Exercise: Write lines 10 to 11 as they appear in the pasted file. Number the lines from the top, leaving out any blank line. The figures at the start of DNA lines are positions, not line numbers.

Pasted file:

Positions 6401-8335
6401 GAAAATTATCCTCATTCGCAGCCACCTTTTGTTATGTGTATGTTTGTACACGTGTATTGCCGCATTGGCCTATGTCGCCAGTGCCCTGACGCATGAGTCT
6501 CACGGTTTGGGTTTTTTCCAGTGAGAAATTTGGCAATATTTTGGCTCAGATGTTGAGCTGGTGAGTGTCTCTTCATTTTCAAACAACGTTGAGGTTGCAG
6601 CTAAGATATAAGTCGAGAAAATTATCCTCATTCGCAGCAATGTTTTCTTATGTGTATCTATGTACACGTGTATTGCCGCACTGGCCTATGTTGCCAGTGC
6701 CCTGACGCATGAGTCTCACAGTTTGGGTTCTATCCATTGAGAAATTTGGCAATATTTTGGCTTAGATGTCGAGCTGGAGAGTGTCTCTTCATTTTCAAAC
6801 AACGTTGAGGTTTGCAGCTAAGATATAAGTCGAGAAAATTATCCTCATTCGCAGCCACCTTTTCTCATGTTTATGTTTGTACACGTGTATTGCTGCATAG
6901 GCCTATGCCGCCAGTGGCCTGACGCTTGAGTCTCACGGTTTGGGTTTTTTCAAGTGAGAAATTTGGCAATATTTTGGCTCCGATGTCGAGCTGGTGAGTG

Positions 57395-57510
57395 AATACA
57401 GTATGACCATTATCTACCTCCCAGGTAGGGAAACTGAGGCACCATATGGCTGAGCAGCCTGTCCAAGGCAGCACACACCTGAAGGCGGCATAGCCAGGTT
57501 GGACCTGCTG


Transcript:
57401 GTATGACCATTATCTACCTCCCAGGTAGGGAAACTGAGGCACCATATGGCTGAGCAGCCTGTCCAAGGCAGCACACACCTGAAGGCGGCATAGCCAGGTT
57501 GGACCTGCTG